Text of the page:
Ethereum co-founder says ether not a security, compares it to oil

Joseph Lubin, co-founder of Ethereum and CEO of blockchain firm ConsenSys.

Riccardo Savi | Getty Images for Concordia Summit

The co-founder of Ethereum, Joseph Lubin, hit out at regulators likening the ether cryptocurrency to a security, saying it was more akin to a commodity like oil.

In an interview with CNBC’s Arjun Kharpal at Paris Blockchain Week Thursday, Lubin said he was “very confident” ether was not a security.

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If it were treated as such, ether would need to be registered with regulators and subjected to much stricter requirements around pre-clearance and reporting.

“Anyone can say anything, it doesn’t make it true,” Lubin told CNBC.

The concerns that ether may be deemed a security stem from a lawsuit filed by the New York Attorney General Letitia James against Seychelles-based cryptocurrency exchange Kucoin, which alleged the firm failed to register as a securities and commodities broker-dealer and falsely represented itself as an exchange.

In the lawsuit, the NYAG’s office listed ether among several tokens listed on Kucoin that the regulator viewed as securities, stating it was a “speculative asset” that relies on the efforts of third-party developers to provide holders with a profit.

“It’s unfortunate that that sort of side swipe was made, but I don’t think it’s all that relevant,” James said.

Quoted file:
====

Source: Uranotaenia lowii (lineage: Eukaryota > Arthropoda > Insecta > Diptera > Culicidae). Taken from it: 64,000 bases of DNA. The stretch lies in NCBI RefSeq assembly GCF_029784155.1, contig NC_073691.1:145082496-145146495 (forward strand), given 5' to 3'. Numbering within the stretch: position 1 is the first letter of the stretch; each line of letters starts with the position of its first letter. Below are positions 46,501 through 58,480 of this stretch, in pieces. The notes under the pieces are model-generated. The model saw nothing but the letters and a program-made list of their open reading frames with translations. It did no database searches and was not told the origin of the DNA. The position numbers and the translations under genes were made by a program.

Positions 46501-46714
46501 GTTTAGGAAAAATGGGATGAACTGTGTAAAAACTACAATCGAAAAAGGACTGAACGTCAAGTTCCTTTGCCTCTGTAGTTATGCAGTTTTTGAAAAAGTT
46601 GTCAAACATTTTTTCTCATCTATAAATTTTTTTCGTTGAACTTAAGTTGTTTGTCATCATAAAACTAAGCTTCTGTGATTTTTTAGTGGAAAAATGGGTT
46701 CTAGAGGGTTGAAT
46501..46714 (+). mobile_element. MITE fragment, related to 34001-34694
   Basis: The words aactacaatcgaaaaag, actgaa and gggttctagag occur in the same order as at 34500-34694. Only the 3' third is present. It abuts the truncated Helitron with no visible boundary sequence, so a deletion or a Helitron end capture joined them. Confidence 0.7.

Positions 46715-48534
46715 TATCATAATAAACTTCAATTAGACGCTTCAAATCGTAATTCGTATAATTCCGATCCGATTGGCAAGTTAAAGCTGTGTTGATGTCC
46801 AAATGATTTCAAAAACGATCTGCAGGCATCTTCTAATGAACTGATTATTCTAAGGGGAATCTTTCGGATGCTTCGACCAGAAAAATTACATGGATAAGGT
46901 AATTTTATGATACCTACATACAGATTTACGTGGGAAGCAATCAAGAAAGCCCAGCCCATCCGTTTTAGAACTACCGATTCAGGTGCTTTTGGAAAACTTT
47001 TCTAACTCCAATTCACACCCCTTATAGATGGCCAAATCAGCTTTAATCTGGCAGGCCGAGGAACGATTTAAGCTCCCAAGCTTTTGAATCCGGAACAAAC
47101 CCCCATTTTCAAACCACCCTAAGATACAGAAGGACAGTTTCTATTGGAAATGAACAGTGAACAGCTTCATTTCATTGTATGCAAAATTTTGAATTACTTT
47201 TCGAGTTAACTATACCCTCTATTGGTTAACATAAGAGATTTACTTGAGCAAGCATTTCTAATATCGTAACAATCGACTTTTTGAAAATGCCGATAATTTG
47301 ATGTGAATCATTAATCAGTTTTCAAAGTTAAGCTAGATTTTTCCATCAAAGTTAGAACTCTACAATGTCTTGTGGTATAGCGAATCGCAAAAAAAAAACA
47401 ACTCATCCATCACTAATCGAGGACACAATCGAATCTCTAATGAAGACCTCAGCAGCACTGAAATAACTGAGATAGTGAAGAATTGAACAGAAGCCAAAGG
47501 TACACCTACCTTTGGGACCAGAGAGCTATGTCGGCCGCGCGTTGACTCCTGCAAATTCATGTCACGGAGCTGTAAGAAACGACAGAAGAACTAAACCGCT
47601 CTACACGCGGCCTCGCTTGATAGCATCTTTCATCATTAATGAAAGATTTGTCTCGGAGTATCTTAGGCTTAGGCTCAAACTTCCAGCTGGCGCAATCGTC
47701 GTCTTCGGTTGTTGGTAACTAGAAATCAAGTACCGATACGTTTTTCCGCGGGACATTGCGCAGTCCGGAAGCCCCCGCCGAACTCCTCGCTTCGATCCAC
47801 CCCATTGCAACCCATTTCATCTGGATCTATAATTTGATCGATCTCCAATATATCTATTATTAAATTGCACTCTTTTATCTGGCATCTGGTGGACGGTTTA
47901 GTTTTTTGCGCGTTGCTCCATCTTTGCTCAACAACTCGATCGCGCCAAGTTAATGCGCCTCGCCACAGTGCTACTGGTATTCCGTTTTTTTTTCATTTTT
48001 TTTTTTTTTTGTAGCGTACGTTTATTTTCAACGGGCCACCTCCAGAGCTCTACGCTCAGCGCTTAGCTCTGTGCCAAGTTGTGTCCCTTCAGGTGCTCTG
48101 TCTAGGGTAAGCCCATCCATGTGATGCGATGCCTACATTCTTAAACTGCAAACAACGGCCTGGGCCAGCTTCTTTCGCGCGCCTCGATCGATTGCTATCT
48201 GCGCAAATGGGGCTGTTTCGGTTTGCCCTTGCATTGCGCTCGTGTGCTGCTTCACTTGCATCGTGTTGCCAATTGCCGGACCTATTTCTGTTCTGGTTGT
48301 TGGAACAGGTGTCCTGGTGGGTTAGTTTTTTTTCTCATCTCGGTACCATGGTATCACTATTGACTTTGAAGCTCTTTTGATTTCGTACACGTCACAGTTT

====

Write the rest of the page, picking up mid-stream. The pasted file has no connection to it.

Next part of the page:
Ether is different from bitcoin in that it fuels an ecosystem of applications where users can make trades, loans, or buy nonfungible tokens.

Ethereum co-founder says ether is not a security

It is the second-largest token globally, with a market capitalization of $212.8 billion.

Ether was trading 2% lower Thursday in the last 24 hours, according to data from CoinGecko. 

Previously, the U.S. Securities and Exchange Commission also suggested ether may be classed as a security due to its switch to a new verification system known as “proof of stake.”

In a proof of stake model, a blockchain’s validators lock up some of their tokens in return for ensuring the security of the network. By doing so, they can gain interest-like yields.

Some regulators believe that model means it fulfils the Howey Test, which states that an investment contract exists if there is an investment of money in a common enterprise and the expectation of profits derived from the efforts of others. 

In September, SEC Chair Gary Gensler told reporters that any cryptocurrency or intermediary that allows holders to “stake” their tokens may pass the Howey Test.

Lubin said ether should instead be viewed as a commodity. “People buy barrels of oil with the expectation of profit,” he said.

When asked again whether he thinks ether might be a security, Lubin said: “I don’t think there’s any point to speculate on something that is extremely unlikely.”

The SEC has ramped up its enforcement of the crypto industry lately, clamping down on companies and projects it alleges have offered users unregistered securities.

On Tuesday, the SEC issued crypto exchange Coinbase a notice warning the company that it had identified potential violations of U.S. securities law.

Lubin said crypto industry participants are “generally frustrated” with actions from the regulators.

“I think some of us believe that many of the actions are right and reasonable,” he said, adding “more clarity” was needed. “We’ve seen focus on things that should see real scrutiny and we’ve seen misunderstandings.”

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